After months of uncertainty about the state’s upcoming biennial budget, Oregon School District officials were pleased about the final result Gov. Tony Evers signed into law July 3.

Included in Evers’ 78 line-item vetoes was a measure to increase per-pupil allocations by $87 million over the next two years and an overall increase of around $65 million more than the Republican-controlled Legislature had approved.

And it happened much sooner than some expected.

At Monday night’s school board meeting, district superintendent Brian Busler provided a cheerful update on last week’s events, contrasting the news with some of the “conversation, rhetoric and discussion that has gone on.”

“A couple months ago, we heard the state budget will not be approved until October after boards set their tax levies, (and) public schools will operate on the previous biennial budget, and the entire budget will be vetoed and the process started over,” he said.

Instead, the net effect of Evers’ vetoes will add “a little over $200 a year for all students in the state for both years,” Busler said, with some coming in revenue caps and others in a per-pupil basis.

“The fact is, we have the money that we placed in our budget, and there’s also an increase for the first time in I believe 10 years that special education funding is going to increase,” he said. “That’s a big step – not as far as we’d like that step to be, but there will be another state budget.”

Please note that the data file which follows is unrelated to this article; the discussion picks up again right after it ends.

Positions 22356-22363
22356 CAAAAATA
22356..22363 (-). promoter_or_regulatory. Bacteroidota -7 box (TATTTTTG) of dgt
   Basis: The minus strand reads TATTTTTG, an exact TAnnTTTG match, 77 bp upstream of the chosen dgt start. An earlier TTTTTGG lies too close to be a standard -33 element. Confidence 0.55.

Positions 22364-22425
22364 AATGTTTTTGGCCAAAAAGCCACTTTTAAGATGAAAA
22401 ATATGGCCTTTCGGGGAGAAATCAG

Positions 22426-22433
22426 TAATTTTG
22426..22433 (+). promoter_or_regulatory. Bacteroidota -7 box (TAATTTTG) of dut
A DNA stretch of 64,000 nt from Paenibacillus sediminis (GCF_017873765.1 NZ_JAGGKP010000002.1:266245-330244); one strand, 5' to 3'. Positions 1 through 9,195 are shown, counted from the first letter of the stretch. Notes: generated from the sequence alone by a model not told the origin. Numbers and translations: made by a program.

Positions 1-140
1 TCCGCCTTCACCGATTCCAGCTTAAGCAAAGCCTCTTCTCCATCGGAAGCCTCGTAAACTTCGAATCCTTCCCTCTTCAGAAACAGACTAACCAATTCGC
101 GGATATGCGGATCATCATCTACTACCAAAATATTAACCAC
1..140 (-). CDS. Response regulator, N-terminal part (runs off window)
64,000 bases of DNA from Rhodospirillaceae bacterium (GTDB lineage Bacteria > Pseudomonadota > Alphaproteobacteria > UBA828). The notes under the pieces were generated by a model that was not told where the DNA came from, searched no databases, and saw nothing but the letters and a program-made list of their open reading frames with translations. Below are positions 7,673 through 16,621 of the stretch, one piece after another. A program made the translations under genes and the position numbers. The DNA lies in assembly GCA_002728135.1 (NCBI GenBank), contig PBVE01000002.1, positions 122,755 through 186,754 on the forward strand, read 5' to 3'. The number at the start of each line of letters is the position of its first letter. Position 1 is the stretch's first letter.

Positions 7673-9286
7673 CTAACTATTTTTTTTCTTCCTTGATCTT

The Wisconsin Department of Public Instruction’s July 1 state aid report announced the district would receive an additional $225,000 in state aid with the changed state budget. Busler said that doesn’t mean additional spending authority for the district, but it will be “money that will help reduce our tax levy.”

“All in all, I would give this year’s budget two thumbs up,” he said. “It’s been a long time since we’ve seen increases at the level were receiving, and also increases in special education,” he said. “And while it’s not perfect and our appetite for educational funding is quite strong, it’s still an incredible state budget for us.”

Board president Steve Zach asked for an updated worksheet to reflect the new revenues and “if there’s anything left in terms of priorities.” Busler said between now and the district’s annual meeting in November to approve the 2019-20 budget, business manager Andy Weiland would “sift through the budget data and get us prepared.”